New York Attorney General Letitia James on Friday warned more than 30 retailers in New York, including six on Long Island, to stop price gouging on baby formula amid a nationwide shortage.
“It’s unconscionable that some retailers are taking advantage of the national baby formula shortage while parents are struggling to find food for their children,” James said in a news release. “Amid this crisis, families already have enough to worry about and should not have to worry about being price gouged.”
New York State law prohibits charging “grossly excessive” prices for essential goods and services during abnormal market disruptions. Businesses found guilty of price gouging can face penalties of $25,000 or more, under the statute.
James encouraged New Yorkers to report price gouging of baby formula to her office.
The cease and desist letters sent Friday went to online and brick and mortar retailers across the state. The attorney general’s office did not identify the sellers on Long Island to which it sent warnings.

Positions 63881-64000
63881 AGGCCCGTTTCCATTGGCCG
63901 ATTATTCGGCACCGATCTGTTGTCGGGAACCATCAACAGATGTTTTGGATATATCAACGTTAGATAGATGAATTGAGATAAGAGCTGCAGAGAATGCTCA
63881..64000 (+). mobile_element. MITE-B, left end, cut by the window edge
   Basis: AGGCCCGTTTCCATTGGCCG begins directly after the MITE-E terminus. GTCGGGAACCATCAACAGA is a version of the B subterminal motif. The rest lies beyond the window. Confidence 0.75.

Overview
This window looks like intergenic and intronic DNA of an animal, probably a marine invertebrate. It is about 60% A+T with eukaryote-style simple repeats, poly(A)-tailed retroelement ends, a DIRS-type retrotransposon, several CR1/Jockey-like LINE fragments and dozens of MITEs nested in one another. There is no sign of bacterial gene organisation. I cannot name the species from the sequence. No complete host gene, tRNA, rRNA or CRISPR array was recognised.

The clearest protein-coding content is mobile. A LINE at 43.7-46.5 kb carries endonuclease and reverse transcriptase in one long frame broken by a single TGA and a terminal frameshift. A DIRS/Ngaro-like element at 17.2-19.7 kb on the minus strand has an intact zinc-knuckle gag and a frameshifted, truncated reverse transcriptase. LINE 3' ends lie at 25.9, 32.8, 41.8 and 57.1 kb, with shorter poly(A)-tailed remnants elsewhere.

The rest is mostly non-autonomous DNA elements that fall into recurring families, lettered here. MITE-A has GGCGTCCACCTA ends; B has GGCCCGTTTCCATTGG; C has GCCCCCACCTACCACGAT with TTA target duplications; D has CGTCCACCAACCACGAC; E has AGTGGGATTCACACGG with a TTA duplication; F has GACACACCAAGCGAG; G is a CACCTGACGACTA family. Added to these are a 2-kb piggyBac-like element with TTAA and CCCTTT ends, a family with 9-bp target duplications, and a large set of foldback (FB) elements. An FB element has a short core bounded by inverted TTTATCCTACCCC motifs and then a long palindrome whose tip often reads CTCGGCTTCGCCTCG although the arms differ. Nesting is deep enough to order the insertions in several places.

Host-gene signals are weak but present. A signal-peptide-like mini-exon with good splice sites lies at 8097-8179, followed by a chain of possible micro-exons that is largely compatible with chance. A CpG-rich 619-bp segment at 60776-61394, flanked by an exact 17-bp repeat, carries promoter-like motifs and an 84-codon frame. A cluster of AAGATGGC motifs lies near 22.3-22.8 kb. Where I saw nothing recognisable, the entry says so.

The shortage was sparked after Abbott Nutrition, the manufacturer of baby formulas with the name brands Similac, Alimentum and EleCare, initiated a voluntary recall of some of its products in February after the death of an infant due to a bacterial infection after consuming Similac.
The attorney general’s office said that examples of reported price gouging included an 19.8 ounce can of Enfamil Nutramigen formula selling for $59.99, a $15 increase over its typical price, in Erie County.
The price gouging law applies to wholesalers as well as retailers, James’ office said, and encouraged retailers to report excessive prices charged by distributors.
Complaints can be made by calling 800-771-7755.